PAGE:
Machine Guns: A machine gun “is a weapon of any description, from which a number of shots or bullets may be rapidly or automatically discharged by one continuous activation of the trigger, and includes a sub-machine gun”. It is unlawful to possess a machine gun without a special license. Application is made to the local police chief who, in his discretion, may issue a license to any applicant “who is a suitable person to be so licensed”, and is a firearm instructor certified by the criminal justice training council for instructing police personnel or is a bona fide collector of firearms. A LTC is a prerequisite.
Miscellaneous Provisions: 1. Although persons in the military and other peace officers are exempt from the above requirements, this exemption is applicable only when they are performing their official duties or when duly authorized to possess weapons. It is not applicable for any private or sporting use of such rifles, shotguns or handguns. 2. Air guns and BB guns are regulated by the above provisions. 3. It is unlawful to possess, sell, or transfer any firearm whose shape does not resemble a handgun or short-barreled rifle or shotgun, or that is not detectable by x-ray or metal detector. 4. It is unlawful to remove, deface or alter in any manner the serial or identification number of a firearm, or knowingly to receive such a firearm. Possession of a firearm with an altered or defaced number creates a legal presumption that the possessor committed the offense. 5. Discharge of any firearm within 150 feet of a public way or 500 feet of a building in use is prohibited, except with the consent of the owner or legal occupant, in defense of life and property, or at licensed shooting galleries, target, test, trap or skeet ranges with the permission of the owner or legal occupant. 6. In the event of theft, loss or recovery of any firearm, the owner is required to notify the executive director of the Criminal History Systems Board, and the licensing authority in the city or town where the owner resides. 7. Any person in possession of any firearm is required to exhibit his FID, receipt for FID card fee, license to carry, or hunting license to a law enforcement officer upon demand. If the person fails to display the appropriate document, he may be required to surrender his firearm, although he may recover it if he produces the license within 30 days. 8. The governor shall appoint a 7 member gun control advisory board. Their duties include compiling and publishing a roster of large capacity rifles, shotguns, handguns, and feeding devices. 9. Any handgun or large capacity firearm sold without a safety device approved by the colonel of state police “shall be defective and the sale of such weapon shall constitute a breach of warranty … and an unfair or deceptive trade act or practice.” This creates a civil cause of action. 10. All firearms must be stored or kept secured in a locked container or equipped with a lock or other safety device. A firearm is not considered stored or kept if carried by or under the “direct control” of the owner or other lawfully authorized user. A violation of this provision is evidence of wanton or reckless conduct in any criminal or civil proceeding if a person under 18 gains access to a firearm. A violation of this provision is also criminally punishable by a fine of up to $10,000 and/or imprisonment up to 10 years. 11. In a domestic relations restraining order, (201-A) the court shall also order the defendant to surrender any firearm, ammunition, and cards and licenses therefor if it makes a determination that the defendant presents a likelihood of abuse to the plaintiff.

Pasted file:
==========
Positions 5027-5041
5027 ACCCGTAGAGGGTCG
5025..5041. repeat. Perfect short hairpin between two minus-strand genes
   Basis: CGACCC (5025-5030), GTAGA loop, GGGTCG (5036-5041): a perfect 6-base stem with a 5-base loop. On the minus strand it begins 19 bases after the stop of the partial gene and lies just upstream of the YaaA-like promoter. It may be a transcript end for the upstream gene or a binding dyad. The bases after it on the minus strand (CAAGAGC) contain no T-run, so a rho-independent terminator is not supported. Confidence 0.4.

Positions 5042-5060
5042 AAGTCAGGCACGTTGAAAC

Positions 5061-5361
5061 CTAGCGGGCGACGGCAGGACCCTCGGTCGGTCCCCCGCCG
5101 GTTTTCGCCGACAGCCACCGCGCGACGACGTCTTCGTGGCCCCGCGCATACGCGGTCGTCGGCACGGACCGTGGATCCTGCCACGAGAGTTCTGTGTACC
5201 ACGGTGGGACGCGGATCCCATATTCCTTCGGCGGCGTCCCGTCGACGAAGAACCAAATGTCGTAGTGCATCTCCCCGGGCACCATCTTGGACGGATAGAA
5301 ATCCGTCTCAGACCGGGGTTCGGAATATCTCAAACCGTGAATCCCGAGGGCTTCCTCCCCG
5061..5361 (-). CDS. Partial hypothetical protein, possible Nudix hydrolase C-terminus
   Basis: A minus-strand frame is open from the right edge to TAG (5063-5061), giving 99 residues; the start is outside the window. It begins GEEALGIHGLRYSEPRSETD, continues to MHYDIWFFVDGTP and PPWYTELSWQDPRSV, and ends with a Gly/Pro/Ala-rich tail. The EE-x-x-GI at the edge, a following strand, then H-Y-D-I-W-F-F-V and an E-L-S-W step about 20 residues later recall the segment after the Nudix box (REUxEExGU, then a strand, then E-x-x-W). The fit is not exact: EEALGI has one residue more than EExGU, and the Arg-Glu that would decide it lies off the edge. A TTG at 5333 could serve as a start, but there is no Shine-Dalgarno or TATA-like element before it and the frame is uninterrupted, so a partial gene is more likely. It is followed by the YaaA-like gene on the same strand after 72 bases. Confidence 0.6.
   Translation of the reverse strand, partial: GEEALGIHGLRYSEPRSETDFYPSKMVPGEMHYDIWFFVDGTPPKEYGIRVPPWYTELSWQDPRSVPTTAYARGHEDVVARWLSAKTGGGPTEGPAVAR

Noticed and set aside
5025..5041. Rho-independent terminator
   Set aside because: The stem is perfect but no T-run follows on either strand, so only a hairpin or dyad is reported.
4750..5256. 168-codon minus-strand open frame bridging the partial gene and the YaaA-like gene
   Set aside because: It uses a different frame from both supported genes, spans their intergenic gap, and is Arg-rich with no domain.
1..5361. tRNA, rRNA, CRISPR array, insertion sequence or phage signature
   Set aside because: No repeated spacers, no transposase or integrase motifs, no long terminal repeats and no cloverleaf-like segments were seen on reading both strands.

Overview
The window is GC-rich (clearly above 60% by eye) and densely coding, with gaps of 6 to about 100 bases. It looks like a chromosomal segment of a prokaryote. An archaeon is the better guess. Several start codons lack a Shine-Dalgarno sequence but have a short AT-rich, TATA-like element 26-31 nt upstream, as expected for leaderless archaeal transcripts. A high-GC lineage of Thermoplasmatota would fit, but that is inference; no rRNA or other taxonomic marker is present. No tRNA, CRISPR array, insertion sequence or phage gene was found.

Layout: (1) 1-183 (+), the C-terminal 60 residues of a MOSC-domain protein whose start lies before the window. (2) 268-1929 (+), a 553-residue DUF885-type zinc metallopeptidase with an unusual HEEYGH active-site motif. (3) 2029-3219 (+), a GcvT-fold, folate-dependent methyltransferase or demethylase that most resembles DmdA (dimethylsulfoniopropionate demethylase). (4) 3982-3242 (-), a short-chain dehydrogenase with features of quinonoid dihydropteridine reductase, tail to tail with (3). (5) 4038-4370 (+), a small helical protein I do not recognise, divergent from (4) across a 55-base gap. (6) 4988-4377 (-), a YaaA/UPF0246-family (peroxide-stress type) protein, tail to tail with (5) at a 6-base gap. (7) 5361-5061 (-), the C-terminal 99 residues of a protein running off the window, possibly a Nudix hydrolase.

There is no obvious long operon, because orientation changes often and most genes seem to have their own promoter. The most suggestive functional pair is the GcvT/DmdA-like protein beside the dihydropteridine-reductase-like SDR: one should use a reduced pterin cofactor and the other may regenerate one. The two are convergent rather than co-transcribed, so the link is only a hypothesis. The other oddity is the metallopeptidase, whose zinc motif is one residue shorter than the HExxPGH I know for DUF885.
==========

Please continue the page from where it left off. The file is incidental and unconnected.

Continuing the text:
Addtional Provisions for Boston: In Boston under a vague law it is unlawful to possess, display, transfer, or receive: 1. Any shotgun with a revolving cylinder and/or a capacity exceeding six rounds. 2. A semiautomatic rifle with a fixed magazine capacity exceeding 10 rounds. 3. Any SKS, AK47, UZI, AR-15, Steyr AUG, FN-FAL, and FN-FNC rifle. 4. Any semiautomatic pistol which is a modification of a proscribed rifle or shotgun with a shorter barrel or no stock, and any magazine or belt which holds more than 10 rounds. Also:
An “assault weapons roster board” may add additional firearms to the list of so-called “assault weapons.” Such firearms must have been registered with the Boston Police Commissioner within 90 days of the effective date of the law (12/9/89), or they are unlawful. An owner, in Boston, of a firearm added to the roster of assault weapons must obtain a license to possess it within 90 days of its addition, or it becomes unlawful. The provision does not apply to possession by non-residents of Boston at a sporting or shooting club by persons who possess the requisite state license to carry. It also does not apply to persons taking part in competition or at a collectors’ exhibit or meeting or traveling to or from such event or while in transit through Boston for the purpose of hunting by licensed hunter, provided that in all cases the “assault weapon” is unloaded and packaged and the person has a Massachusetts FID card or has a license or permit to carry or possess firearms issued by another state.